What then of the rest of us? If (as I argued previously) poverty for some is the inevitable consequence of the wealth of others, what does this mean for those of us (like me) who have those badges of belonging to the comfortable class; mortgage, new-ish car, reasonable earing capacity and an accumulating pension pot?
Do these things make us happy?
Are they any guarantee of life satisfaction?
Do they represent a sustainable way of life?
Do they even represent a good life?
Leaving aside any moral/theological answers to these questions (compelling though they may be) there are some clues from research. Some of this was gathered together by Kate Pickett and Richard Wilkinson in a book called The Spirit Level. In this book they try to grapple with what inequality does to us, on an individual and a societal level. These quotes are from here.
The truth is that human beings have deep-seated psychological responses to inequality and social hierarchy. The tendency to equate outward wealth with inner worth means that inequality colours our social perceptions. It invokes feelings of superiority and inferiority, dominance and subordination – which affect the way we relate to and treat each other.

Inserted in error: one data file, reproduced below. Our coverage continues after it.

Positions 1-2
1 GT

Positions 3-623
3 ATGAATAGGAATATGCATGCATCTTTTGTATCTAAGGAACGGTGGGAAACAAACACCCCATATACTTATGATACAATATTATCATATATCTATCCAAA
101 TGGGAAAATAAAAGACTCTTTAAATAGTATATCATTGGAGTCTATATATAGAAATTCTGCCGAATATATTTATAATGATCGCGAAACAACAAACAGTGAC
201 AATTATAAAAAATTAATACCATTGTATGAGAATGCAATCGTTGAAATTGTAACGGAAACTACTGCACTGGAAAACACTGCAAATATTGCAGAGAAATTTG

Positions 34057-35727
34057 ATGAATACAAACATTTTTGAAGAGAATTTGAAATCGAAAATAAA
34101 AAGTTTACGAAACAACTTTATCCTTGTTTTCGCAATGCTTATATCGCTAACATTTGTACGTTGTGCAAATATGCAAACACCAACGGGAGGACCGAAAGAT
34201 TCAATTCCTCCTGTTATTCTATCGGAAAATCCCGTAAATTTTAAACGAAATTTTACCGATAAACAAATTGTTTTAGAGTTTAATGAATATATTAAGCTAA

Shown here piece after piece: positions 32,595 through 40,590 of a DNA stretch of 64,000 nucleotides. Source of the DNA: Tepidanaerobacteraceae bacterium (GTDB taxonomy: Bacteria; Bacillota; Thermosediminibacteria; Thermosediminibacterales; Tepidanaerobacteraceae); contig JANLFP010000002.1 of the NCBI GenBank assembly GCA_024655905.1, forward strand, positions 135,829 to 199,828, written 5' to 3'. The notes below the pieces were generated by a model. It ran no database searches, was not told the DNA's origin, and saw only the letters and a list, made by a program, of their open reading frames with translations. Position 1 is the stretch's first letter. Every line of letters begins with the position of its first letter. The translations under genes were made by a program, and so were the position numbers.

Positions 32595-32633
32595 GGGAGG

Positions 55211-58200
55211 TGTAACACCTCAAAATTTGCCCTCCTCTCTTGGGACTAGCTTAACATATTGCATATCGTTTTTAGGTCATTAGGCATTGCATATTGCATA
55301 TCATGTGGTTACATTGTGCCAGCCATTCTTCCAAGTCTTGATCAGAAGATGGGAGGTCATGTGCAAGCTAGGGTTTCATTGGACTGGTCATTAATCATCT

As we looked at the data, it became clear that, as well as health and violence, almost all the problems that are more common at the bottom of the social ladder are more common in more unequal societies – including mental illness, drug addiction, obesity, loss of community life, imprisonment, unequal opportunities and poorer wellbeing for children. The effects of inequality are not confined to the poor. A growing body of research shows that inequality damages the social fabric of the whole society. When he found how far up the income scale the health effects of inequality went, Harvard professor Ichiro Kawachi, one of the foremost researchers in this field, described inequality as a social pollutant. The health and social problems we looked at are between twice and 10 times as common in more unequal societies. The differences are so large because inequality affects such a large proportion of the population…